By the pricking of my thumbs…
by Michael Dresdner
|Seyton (Nicholas Anderson), Donnalbain (Kyle Yoder), Duncan (Dennis Worrell) , Macduff (Rodman Bolek) Photos by Dennis K Photography|
Tacoma Little Theatre chose a very solid and enjoyable production of Macbeth, directed by pug Bujeaud, to close out its 99th season. An outstanding cast working on a minimalist set by Erin Manza Chanfrau did just what should be done with Shakespeare; allow the words and the acting to work their magic without undue distraction from costumes, surroundings, or props.
I’m aware that everyone already knows the story, but let me frame it in just a couple of lines that will both recap the tale’s arc and provide an explanation of why it is still so relevant today.
Macbeth, spurred on by both his nagging wife’s ambition and a prophecy from three witches that he’ll be king of Scotland, murders the king and usurps the throne. Of course, it does not end there. His fear spurs him to kill any other potential threats, including his close friend and ally Banquo. Another pair of prophecies by the witches convince him he’s invincible, but their words contain trickery making them technically true, but easily misconstrued by the egomaniacal Macbeth.
In other words, it’s a cautionary tale about how a disastrous combination of ego, paranoia, and unbridled political ambition can wreak havoc on a country.
As I said, the cast was excellent, but since it’s such a large cast, allow me to call out just a few of the leads.
|Macbeth (Dylan Twiner) & Lady Macbeth (Kathryn Philbrook)|
Macbeth (Dylan Twiner) and Lady Macbeth (Kathryn Philbrook), two roles that demand intense passion and emotion, were both superbly crafted by actors comanding a deep and convincing span of emotions. Philbrook’s “out damned spot” scene in particular was one of the best I’ve seen, replete with some sneaky prop assistance.
|Malcolm (Jacob Tice) & Macduff (Rodman Bolek)|
The same can be said for Macduff (Rodman Bolek) and Malcolm (Jacob Tice), who also met their emotionally damanding scenes with admirable range and rage. For that matter, Jonathan Hart also deserves a call-out for fine nugget of acting in a very minor role.
|Ross (Maddox Pratt), Angus (Sean Raybell), Banquo (Jessica Weaver) & Macbeth (Dylan Twiner)|
There’s some gender shuffling, rather to be expected with this director. One of the weird sisters (witches) is male (Ethan Bujeaud,) but it absolutely worked. Even more to the point, Banquo (Jessica Weaver) is female. Weaver was masterful at clarifying the unusual Shakespearean phrases, but what really made this work was how well she captured the nature and character of Banquo, something vastly more important than his/her gender.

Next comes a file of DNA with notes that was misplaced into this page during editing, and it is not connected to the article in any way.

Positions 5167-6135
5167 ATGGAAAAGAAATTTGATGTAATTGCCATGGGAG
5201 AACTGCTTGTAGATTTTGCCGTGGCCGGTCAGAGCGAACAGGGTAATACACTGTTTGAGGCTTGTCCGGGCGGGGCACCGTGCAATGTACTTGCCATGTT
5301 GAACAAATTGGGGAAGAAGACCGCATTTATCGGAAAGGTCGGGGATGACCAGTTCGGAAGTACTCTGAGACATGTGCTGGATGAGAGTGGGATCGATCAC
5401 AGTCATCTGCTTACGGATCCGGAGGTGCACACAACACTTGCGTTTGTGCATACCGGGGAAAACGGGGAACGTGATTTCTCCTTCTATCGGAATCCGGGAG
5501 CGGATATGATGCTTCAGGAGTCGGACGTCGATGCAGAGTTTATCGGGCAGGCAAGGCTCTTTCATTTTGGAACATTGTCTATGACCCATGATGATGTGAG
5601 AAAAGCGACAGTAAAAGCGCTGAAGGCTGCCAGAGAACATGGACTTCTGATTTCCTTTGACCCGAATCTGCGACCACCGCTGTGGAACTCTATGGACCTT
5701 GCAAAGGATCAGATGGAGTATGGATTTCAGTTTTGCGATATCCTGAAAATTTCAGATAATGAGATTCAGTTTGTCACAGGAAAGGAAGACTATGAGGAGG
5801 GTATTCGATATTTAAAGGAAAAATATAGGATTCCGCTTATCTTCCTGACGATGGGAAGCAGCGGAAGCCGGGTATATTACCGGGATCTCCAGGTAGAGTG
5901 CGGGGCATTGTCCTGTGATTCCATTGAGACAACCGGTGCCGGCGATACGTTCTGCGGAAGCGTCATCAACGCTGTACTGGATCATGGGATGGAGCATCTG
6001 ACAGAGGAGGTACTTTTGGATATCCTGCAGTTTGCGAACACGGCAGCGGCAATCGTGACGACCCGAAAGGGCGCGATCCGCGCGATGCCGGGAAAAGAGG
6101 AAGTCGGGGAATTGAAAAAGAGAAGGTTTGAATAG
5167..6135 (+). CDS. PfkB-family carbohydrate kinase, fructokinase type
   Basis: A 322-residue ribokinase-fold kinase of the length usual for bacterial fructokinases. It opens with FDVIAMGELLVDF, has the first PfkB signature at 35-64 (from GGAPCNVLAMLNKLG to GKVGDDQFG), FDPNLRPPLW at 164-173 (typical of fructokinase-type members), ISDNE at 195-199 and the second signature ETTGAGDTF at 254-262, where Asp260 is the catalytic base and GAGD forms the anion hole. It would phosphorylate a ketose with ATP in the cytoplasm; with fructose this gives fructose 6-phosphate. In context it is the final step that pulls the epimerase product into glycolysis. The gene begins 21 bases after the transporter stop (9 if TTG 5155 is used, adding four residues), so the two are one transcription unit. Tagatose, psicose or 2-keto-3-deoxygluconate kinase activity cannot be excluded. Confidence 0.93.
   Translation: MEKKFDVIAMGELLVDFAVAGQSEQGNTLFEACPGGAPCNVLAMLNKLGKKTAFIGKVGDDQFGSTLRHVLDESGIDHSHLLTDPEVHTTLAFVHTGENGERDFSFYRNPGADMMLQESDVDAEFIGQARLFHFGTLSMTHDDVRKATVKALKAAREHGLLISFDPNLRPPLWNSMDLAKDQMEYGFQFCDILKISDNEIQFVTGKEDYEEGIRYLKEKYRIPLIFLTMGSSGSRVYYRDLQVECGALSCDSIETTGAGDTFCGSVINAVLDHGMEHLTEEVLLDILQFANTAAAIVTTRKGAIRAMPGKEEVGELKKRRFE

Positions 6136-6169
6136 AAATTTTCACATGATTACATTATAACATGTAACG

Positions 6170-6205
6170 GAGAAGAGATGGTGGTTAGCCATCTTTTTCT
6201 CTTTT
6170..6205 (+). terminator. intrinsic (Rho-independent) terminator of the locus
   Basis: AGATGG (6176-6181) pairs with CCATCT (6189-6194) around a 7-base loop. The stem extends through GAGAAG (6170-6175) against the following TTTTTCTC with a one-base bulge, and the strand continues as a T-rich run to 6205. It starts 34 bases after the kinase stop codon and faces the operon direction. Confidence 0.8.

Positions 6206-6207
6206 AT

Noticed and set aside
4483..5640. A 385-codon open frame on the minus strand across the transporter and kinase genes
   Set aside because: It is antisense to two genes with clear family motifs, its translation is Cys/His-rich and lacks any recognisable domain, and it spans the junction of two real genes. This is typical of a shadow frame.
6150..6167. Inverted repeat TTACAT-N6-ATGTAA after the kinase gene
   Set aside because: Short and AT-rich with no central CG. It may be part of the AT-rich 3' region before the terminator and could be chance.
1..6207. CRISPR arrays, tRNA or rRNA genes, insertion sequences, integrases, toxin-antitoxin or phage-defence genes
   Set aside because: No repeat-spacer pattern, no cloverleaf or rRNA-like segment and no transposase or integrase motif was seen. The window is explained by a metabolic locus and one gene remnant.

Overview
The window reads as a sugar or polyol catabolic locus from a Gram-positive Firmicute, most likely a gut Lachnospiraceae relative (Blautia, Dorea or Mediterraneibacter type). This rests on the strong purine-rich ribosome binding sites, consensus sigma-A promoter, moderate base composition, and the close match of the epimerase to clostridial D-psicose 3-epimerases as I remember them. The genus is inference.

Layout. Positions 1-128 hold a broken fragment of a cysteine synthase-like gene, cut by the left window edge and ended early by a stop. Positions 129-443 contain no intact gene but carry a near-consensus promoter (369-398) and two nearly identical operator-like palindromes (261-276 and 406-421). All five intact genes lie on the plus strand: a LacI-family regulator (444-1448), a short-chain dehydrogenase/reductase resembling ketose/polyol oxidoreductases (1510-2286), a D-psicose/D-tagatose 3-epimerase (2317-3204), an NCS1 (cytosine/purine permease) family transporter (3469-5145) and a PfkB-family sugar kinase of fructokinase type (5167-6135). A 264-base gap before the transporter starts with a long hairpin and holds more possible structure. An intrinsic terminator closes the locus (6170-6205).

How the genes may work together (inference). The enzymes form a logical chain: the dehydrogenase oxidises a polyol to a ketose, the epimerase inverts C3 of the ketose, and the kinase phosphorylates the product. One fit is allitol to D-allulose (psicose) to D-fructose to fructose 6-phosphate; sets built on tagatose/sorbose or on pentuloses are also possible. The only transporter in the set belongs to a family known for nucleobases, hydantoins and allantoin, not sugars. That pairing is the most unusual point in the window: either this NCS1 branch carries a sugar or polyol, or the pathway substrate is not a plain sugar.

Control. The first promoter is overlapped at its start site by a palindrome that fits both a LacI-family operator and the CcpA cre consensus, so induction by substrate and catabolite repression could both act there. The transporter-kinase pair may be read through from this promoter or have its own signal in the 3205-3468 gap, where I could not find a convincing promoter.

As I said, there were no weak spots in the cast. They all deserve the bows they took.
|Witch (Kaylie Hussey), Witch (Ethan Bujeaud), Hecate (Laurice Roberts) & Witch (Jackie V.C.)|
This was all played out on an industrial dark set filled with pipes and concrete stained with grime and blood. It was meant, I suppose, to evoke a distopian present, where swords shine when modern weaponry is no longer reliable. If you are a fan of minimalist sets, and I am, you’ll find they work beautifully with a production whose acting and content easily stand on their own. As for the change in venue, I felt it neither aided nor distracted from this excellent presentation.
Bujeaud used the set in some clever ways. For instance, the behind-the-scrim, foot-stomping march of Birnam Wood coming to Dunsinane was particularly effective and even a bit intimidating.
Lighting (Niclas Olson) worked well with the set to create both color and mood changes, amplified by Dylan Twiner’s sound design. Costumes (Michele Graves) were interesting, but somewhat uneven, with a smattering of kilts and tartans sharing billing with drab, utilitarian shirts and trousers, no doubt to convey that this is no longer the old Scotland. Even the witches wore inconsistent garb, as opposed to the more traditional “clearly we’re all the same and thoroughly eerie” outfits we normally see.
Freddy Tse did yeoman service as the fight choreographer in a play heavily laden with finely executed and often quite complex fight scenes. And as is often the case with a play this complex, stage manager Nena Curley deserves her own accolades.
All in all, this was a strong and enjoyable presentation to wrap up the season, and a good segue to a 100th year that many of us TLT fans are anticipating with great pleasure. If you are a Shakespeare fan, or even just a fan of Macbeth, this is an ideal opportunity to see it done brilliantly by some of the South Sound’s best.
June 1 to 17, 2018
Tacoma Little Theatre